Beside the airframe, BAE Systems is looking into numerous specificities, one being for example the modular weapon bay, which can be fitted to host weapons but can be replaced with a bay containing electronic warfare of reconnaissance equipment, or even by a modular fuel tank to increase the aircraft endurance for ferry flights.
The company is also considering a software-driven cockpit to be all in the pilot’s helmet, in order to reduce obsolescence. The new helmet, which leverages solutions already in service, will have a colour display with 3D capacity as well as audio cues. Compared to today hard wired displays, in 2025 the company foresees a touch-screen large scale system. At Farnborough it was possible to have the feeling of what a full virtual cockpit means: using the buttons available on the two joysticks it was possible to toggle between different views.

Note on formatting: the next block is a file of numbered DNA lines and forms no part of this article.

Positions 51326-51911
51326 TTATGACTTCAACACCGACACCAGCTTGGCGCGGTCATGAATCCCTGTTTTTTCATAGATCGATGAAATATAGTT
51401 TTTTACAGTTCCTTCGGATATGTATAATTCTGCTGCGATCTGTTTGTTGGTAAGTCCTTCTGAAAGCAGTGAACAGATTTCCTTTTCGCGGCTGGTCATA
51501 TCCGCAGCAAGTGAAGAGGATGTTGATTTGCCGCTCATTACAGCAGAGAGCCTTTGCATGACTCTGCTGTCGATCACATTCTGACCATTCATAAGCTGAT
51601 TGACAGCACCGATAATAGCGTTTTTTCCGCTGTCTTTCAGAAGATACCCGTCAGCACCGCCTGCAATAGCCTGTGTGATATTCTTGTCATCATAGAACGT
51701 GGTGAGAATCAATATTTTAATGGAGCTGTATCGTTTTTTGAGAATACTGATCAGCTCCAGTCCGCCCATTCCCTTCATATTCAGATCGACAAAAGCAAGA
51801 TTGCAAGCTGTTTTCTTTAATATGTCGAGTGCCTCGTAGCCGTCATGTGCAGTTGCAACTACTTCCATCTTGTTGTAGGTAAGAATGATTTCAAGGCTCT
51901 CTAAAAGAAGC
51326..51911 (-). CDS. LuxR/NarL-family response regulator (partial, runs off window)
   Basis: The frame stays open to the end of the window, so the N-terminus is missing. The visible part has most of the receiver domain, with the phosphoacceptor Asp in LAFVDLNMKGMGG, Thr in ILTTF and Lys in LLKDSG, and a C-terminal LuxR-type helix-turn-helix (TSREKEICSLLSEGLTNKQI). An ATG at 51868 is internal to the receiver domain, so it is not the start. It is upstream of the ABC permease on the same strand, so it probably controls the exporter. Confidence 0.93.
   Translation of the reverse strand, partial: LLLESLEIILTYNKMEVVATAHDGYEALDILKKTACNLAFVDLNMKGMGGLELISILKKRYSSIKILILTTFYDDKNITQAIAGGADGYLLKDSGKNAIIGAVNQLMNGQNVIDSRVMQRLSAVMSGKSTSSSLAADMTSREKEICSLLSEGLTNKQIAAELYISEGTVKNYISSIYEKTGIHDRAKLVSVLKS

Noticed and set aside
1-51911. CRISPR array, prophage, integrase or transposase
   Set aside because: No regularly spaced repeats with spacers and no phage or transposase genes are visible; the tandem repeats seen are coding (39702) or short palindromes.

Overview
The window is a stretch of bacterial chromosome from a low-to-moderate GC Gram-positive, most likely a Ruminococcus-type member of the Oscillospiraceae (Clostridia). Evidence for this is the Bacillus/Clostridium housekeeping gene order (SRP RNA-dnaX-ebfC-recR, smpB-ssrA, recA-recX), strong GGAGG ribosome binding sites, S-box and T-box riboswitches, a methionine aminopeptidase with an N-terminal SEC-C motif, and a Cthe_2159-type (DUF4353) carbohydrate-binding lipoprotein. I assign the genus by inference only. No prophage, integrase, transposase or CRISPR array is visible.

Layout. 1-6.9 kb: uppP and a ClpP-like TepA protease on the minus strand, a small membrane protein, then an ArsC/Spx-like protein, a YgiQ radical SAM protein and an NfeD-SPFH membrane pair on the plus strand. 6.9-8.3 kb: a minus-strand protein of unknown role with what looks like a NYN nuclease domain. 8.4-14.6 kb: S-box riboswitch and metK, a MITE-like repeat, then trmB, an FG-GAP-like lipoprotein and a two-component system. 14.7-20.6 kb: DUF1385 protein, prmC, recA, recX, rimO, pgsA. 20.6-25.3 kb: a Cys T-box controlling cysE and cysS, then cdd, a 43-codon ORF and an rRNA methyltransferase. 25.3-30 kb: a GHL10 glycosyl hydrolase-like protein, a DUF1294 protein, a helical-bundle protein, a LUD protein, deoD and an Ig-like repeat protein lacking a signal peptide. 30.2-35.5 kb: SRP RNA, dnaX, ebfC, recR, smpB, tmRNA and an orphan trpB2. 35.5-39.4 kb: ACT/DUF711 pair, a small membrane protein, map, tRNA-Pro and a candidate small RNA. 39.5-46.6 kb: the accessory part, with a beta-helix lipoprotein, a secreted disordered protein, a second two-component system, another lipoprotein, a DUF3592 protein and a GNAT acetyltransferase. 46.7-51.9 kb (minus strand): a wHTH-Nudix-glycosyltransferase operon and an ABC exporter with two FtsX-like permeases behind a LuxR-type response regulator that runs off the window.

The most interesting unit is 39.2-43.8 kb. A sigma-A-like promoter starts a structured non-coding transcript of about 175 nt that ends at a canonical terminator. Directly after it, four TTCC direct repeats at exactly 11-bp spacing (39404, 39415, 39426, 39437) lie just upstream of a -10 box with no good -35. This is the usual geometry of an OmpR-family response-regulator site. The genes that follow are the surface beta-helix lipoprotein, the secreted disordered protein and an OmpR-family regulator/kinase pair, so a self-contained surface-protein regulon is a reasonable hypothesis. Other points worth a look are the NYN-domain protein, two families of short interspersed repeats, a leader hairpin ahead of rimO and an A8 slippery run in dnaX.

One of them showed a 3-D image of an enemy aircraft in flight at distance, taken by the on-board sensors, and using a finger it was possible to rotate it while two hands allowed enlarging the picture.
Turning the left hand and looking at the palm activated a menu that allowed choosing the centre view between air targets, ground targets, or the view of the aircraft itself, while turning the right one looking at the palm showed another menu, pinching the light bar on the left allowing to pull another menu page dedicated to mission highlights.
On the left wrist a watch shows the time, however it also has other functions, such as showing the pilot’s vital functions for health diagnostics.
Not surprisingly the mock-up cockpit was void of instruments and displays, the aim being demonstrating the capabilities of the helmet-based system, however as said this was probably not the solution adopted in the early times of the programme.